Student Experience: What is that? Which student? Which experience?

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By Dr Harriet Dunbar-Morris, PFHEA – Dean of Learning and Teaching (University of Portsmouth, UK).

Outside of the higher education sector there is some confusion about ‘Student Experience’; I’m often asked: ‘Student Experience’, what is that; which student; which experience? That part of your job description, does it mean you’re some sort of holiday rep – the ‘Purplecoat’ (Portsmouth’s colour is purple) for making sure that the students at Portsmouth are having a good time (like in the sitcom ‘Hi-de-Hi’!)?

The term student experience is wide-ranging, applying as it does to a variety of different types of student (full-time, part-time, straight from school, mature, international, undergraduate, postgraduate), and meaning different things to each of them as individuals.

One thing we can all agree on in the sector is that an array of different things we provide in our universities affect the student experience, and thereby the quality of students’ learning: quality of teaching; level of academic support; types and modes of teaching; learning space and facilities; opportunities for extra-curricular activities; social space. These are the kinds of things we address in our TEF (Teaching Excellence Framework) submissions, and in meeting our regulatory requirements (e.g. the QAA Higher Education Reviews in the UK), and, for a particular group of students, in our Access and Participation Plans.

But this makes the student experience a bit of a tick-box exercise. I believe it distances us from what we are actually doing in our universities – enabling our students to succeed, however they personally perceive success, and facilitating a development process, in which our students mature intellectually, emotionally and personally. We are partners with our students, co-creating their success.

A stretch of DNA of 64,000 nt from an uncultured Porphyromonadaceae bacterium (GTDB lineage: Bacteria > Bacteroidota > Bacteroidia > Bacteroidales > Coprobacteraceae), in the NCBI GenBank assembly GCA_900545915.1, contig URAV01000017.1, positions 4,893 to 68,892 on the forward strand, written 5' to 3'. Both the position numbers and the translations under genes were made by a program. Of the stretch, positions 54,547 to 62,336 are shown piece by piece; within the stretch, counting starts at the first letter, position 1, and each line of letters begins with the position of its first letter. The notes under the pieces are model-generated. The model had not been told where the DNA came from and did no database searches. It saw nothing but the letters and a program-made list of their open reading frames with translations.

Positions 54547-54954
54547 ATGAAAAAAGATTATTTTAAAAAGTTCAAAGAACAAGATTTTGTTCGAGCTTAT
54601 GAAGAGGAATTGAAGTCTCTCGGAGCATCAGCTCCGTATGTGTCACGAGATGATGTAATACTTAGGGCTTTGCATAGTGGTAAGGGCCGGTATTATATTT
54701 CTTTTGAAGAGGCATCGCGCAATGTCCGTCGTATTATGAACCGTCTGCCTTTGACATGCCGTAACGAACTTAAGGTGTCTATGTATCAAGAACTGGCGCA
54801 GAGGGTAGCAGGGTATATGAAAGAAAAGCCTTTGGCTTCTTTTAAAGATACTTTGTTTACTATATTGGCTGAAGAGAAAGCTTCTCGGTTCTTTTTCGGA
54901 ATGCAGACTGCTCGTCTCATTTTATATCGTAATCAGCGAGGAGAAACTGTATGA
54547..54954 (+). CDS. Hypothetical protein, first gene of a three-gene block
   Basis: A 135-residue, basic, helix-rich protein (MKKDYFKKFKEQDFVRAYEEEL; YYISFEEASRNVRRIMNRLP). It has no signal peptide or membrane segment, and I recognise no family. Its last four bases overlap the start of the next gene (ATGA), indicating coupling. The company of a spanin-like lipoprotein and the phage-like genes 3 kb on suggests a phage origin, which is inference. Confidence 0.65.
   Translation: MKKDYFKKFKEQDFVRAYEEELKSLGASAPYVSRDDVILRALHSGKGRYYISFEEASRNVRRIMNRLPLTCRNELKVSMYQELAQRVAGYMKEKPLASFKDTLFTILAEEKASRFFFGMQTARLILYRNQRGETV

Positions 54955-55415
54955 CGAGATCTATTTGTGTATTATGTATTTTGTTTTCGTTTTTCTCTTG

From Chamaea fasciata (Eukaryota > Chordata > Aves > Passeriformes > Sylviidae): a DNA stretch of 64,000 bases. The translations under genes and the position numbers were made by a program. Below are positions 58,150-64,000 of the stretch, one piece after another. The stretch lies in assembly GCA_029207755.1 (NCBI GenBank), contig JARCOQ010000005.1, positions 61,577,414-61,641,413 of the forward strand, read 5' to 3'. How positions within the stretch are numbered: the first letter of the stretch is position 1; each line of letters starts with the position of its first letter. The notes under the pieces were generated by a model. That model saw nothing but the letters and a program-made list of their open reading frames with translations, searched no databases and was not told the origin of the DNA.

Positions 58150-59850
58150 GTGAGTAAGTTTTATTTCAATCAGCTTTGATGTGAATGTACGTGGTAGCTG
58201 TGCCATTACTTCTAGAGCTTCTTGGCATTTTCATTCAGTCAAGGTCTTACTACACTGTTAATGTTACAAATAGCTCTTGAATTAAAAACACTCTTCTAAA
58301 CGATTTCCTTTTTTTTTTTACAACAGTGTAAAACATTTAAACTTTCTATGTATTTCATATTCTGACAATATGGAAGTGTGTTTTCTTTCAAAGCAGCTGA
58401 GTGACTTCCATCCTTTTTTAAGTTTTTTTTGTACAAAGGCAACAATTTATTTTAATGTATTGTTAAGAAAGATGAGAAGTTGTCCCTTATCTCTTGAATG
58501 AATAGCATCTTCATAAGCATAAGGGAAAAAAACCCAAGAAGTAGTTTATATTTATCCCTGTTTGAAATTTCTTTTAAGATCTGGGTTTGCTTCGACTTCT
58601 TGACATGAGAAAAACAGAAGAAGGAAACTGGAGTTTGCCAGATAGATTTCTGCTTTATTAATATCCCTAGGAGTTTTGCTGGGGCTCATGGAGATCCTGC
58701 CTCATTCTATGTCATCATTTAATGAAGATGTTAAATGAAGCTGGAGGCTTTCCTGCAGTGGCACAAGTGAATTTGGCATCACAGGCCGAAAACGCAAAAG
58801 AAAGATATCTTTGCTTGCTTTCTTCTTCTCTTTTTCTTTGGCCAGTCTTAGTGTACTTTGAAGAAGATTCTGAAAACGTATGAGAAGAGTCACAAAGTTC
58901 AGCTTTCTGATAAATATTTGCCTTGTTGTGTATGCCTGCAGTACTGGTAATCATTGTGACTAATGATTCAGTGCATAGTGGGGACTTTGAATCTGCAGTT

At the University Portsmouth, this is encapsulated in the ‘Hallmarks of the Portsmouth Graduate’ – the set of attributes our students will acquire through their time with us. Other universities will have similar graduate attribute documents. The test is to embed these into our processes, and evaluate and monitor their delivery and achievement, but without divorcing it all from the student experience. This is one of the key responsibilities of my role at Portsmouth. I am sure others have similar responsibilities.

A model that I have found quite useful for getting my colleagues at Portsmouth to think about our students’ student experience through their eyes is the nine qualities model of student experience:

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In the model intersecting qualities are grouped into clusters:

• value – e.g. financial, social, educational, professional, personal;

• belonging – e.g. enabling participation and engagement (vs. alienation);

• identity – HE allows people to extend or change themselves, and gain professional attributes (e.g. ‘bedside manner’ or ‘management capability’);

• discovery – e.g. encounter and create new ideas;

• achievement – e.g. getting into university, passing units, getting good marks, completing courses, getting employment;

• connection – e.g. make connections between people, ideas, experiences; develop networks; collaboration in communities;

• opportunity – e.g. academic and professional opportunities and prospects;

• students should feel their experience is enabled and personalised, they acquire competency and capacity to flourish, with information, support, guidance as and when needed.

I use the model with my colleagues to get them to think about our students e.g. who they are; how they approach higher education; ways in which they learn; how they change as they progress; and so on; and also how it links with our Hallmarks. I thought it might be useful to share this model with colleagues on OneHE who might like to consider how this works in their own context for their students’ student experience.

The version of the model developed by Coates, Kelly and Naylor that I use was a draft from March 2016 which has since been updated, and has since had more work

I will be interested to read what members of the OneHE community make of using this model with their colleagues.

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